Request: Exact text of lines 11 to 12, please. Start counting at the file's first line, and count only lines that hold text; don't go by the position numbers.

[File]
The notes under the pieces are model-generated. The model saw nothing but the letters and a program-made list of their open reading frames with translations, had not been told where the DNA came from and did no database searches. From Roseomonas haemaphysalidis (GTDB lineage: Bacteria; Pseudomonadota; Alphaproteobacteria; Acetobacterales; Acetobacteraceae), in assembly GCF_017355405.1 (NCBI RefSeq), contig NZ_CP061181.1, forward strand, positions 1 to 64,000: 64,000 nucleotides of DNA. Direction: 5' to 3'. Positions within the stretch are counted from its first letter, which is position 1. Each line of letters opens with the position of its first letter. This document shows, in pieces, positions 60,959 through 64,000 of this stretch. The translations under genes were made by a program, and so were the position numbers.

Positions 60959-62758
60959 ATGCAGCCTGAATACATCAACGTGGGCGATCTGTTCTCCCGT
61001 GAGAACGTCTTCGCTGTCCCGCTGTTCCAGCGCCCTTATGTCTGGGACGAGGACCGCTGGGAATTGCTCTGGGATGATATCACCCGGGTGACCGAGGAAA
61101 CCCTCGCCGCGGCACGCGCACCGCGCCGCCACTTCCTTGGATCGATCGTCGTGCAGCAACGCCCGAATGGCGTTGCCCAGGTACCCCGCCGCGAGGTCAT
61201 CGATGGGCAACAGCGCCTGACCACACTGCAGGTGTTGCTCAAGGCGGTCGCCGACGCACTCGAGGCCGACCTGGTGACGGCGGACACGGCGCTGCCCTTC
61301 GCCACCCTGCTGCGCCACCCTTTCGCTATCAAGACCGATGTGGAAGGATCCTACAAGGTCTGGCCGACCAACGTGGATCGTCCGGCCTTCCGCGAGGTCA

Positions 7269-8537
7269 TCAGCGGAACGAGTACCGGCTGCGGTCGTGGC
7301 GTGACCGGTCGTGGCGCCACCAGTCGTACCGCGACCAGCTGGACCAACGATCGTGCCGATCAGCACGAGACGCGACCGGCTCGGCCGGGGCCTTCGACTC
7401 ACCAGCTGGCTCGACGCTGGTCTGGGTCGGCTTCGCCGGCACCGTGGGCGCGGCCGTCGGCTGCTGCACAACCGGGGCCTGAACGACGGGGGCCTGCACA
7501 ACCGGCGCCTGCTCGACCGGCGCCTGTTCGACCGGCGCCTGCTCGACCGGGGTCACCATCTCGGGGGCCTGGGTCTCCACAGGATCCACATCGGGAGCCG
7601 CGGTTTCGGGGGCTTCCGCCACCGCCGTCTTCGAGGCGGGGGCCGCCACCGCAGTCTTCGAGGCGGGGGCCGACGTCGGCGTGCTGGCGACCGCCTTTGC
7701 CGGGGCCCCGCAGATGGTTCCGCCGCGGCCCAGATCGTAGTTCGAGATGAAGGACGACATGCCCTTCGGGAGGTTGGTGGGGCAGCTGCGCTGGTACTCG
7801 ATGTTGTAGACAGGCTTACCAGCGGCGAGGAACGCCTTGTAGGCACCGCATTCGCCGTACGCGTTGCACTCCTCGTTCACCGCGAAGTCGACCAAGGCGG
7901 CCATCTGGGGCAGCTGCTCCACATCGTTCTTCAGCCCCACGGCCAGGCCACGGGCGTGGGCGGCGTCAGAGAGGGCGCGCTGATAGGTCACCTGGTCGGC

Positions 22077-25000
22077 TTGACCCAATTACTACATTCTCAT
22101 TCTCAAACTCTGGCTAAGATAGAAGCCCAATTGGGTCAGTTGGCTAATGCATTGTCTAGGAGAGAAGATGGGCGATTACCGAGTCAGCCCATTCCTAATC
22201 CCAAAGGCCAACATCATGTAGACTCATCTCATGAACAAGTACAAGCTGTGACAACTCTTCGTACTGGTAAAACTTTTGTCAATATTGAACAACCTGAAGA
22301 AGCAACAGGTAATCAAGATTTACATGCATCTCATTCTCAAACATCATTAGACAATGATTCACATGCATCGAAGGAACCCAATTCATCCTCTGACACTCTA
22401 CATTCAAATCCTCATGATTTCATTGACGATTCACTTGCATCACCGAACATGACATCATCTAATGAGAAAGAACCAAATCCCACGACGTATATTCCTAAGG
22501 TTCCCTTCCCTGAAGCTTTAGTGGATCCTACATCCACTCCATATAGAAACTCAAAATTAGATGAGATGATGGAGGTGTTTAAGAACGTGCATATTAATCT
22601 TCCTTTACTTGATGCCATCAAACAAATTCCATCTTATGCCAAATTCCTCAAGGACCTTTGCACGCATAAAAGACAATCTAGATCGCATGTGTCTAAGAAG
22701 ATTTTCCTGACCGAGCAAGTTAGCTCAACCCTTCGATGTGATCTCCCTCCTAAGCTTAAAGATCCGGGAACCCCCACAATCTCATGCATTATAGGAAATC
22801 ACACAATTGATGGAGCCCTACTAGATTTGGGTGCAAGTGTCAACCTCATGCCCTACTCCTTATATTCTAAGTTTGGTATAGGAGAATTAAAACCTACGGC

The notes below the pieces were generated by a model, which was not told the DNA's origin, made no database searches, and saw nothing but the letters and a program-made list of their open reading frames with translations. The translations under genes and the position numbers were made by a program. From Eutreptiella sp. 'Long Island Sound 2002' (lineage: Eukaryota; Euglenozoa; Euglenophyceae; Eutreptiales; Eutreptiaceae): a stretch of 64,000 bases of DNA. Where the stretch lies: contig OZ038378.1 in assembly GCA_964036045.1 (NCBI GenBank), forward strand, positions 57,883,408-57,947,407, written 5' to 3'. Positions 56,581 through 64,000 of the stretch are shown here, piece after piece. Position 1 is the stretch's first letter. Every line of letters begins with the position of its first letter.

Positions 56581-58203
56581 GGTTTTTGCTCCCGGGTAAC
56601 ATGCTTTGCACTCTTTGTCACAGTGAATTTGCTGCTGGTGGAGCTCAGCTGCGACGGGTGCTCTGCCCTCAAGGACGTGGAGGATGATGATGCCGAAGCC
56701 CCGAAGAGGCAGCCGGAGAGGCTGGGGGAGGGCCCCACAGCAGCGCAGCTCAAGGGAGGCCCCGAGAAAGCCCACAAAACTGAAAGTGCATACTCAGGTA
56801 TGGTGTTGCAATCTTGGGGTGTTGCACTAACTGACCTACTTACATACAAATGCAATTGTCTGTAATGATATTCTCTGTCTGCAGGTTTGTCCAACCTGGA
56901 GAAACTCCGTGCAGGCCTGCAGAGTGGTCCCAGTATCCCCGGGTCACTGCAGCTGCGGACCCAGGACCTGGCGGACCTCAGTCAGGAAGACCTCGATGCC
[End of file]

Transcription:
7401 ACCAGCTGGCTCGACGCTGGTCTGGGTCGGCTTCGCCGGCACCGTGGGCGCGGCCGTCGGCTGCTGCACAACCGGGGCCTGAACGACGGGGGCCTGCACA
7501 ACCGGCGCCTGCTCGACCGGCGCCTGTTCGACCGGCGCCTGCTCGACCGGGGTCACCATCTCGGGGGCCTGGGTCTCCACAGGATCCACATCGGGAGCCG